‘Tis the season to be…overwhelmed?
The holidays can be a wonderful season of sharing special moments with family, friends and neighbors. But, for children and youth with Autism the holidays can be a source of stress. Many young people with an Autism Spectrum Disorder thrive on quiet, calm and routine. The holidays however, are often the opposite. Between changes in schedule, travel, flashing lights, loud music and Aunt Suzie swooping in for a red lipstick kiss on the cheek, many children and families may already be saying “Bah-Humbug.” But there’s hope for the holidays! Keep reading to unwrap these sensory-friendly holiday tips from our expert Autism Connections staff that will help you survive, and thrive, this holiday season.
1. Protect Your Child From Sensory Overload
The holidays are never lacking in sensory stressors.
Between the loud music (we’re looking at you Mariah Carey), the abundant lights, heavy smells and busy crowds, it’s a wonder any of us make it through the season. But, as a parent you can make a conscious effort to reduce stimulation for your child.
- Say No -Think through the environment of holiday events and activities to see if they are right for your child. Remember, it’s okay to decline invitations that won’t support your child’s environmental needs.
- Dress Comfy – Clothing may help your child stay regulated and feel calm. Ditch the ugly sweater and allow your child to dress comfortably for holiday events.
- Come Prepared – Pack a fun “Sensory Bag” to help your child relieve anxiety when they are overwhelmed. Consider including headphones, a blanket, books, or a favorite fidget.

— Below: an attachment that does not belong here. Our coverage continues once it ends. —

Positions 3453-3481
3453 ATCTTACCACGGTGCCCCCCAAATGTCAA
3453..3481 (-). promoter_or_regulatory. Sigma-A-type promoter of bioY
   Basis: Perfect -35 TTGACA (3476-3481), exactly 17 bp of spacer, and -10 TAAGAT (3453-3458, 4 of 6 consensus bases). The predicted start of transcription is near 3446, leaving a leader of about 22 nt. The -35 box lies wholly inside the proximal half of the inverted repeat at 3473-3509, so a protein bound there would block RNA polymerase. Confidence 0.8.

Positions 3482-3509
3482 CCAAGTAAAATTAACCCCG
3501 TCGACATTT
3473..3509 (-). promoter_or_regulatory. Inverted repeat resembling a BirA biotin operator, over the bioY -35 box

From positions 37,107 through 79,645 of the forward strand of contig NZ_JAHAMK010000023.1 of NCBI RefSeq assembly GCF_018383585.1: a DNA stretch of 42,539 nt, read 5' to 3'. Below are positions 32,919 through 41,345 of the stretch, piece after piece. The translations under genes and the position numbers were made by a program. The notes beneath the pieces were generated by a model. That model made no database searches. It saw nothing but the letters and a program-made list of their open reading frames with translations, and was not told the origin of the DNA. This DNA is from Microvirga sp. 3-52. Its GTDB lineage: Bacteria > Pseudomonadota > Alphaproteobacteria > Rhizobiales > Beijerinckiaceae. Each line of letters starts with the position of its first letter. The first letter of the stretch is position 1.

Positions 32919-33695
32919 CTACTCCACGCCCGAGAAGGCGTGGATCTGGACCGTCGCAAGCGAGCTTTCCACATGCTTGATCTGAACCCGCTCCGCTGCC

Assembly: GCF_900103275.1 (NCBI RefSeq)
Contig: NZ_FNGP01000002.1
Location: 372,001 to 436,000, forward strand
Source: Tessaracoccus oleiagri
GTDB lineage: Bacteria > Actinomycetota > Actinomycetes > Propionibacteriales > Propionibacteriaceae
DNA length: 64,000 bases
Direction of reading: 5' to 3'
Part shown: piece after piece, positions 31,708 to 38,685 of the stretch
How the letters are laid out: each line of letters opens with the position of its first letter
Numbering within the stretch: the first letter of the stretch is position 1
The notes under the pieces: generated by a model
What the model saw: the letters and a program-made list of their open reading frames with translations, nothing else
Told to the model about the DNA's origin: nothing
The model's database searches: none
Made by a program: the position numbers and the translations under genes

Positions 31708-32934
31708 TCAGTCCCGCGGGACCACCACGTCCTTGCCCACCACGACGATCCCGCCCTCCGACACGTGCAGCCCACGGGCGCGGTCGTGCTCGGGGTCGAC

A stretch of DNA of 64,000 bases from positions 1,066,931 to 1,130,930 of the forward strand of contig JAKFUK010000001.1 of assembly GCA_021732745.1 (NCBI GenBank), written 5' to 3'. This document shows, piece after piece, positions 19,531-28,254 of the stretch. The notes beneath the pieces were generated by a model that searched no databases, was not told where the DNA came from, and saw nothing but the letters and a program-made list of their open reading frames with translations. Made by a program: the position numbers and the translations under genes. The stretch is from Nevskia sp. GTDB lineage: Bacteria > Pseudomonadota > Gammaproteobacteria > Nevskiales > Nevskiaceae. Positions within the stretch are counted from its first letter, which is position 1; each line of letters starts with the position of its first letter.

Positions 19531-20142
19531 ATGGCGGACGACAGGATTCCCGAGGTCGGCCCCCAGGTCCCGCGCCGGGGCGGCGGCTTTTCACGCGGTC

- Give an Out – Plan an escape option ahead of any activity. Knowing exactly where to take your child if an environment becomes too overwhelming will help you feel prepared and your child feel supported.
2. Preserve Your Child’s Routine
As a parent to a child with autism or other sensory needs, you know how important a routine is. Even if your child is thriving in Applied Behavioral Analysis (ABA), a change in an established routine can be difficult. The holidays will bring unexpected twists and turns, but you can set your child up for success by limiting change where possible.
- Plan the Day/Event – Let your child know the schedule and plans for the day with notice if possible. Often, breaking the day into hours or steps will help your child anticipate what comes next. Once you’ve communicated the plan, practice it.
- Stay Close to Home – If possible, limit travel. Reserve long trips or extended stays for less stressful occasions.
- Respect Their Space – Don’t disrupt your child’s sleeping arrangement or sensory safe zones to accommodate guests.
3. Prepare Your Child For Social Interactions
The social demands of the holiday season can be heavy for
neurotypical and neurodivergent individuals alike. Preparing your child for upcoming events, visits and new social interactions will help them remain regulated and confident.
- Practice Together – Outline how various holiday gatherings or activities will go with your child, paying special attention to social norms and cues.
Practice these with your child.
- Pick a Code Word – Decide on a code word for when your child may need help. Choose a word they can remember and help them learn that if they ever feel stuck or uncomfortable in a social setting, they can use the code word to ask for help.
- Practice a Rule of Ones – When in doubt, just pick one. Attend one event, purchase one new outfit, invite guests over one time, etc.
Parents, with careful planning, these sensory-friendly holiday tips, and a whole lot of grace, it is possible for parents to embrace the holidays with hope and joy! While you plan, adjust, and deescalate in the days ahead, remember that these magical moments are just as much for your neurodivergent family as they are for any other neurotypical family. Your holiday may look different, but that’s okay. After all, as a family that’s been touched by an autistic child, you already know the ways that being different can be so, so good.
For more information about Judson Center Autism Connections or if you have questions about your child, you can reach us at firstname.lastname@example.org and 1-866-558-3766.
By Hannah Gregory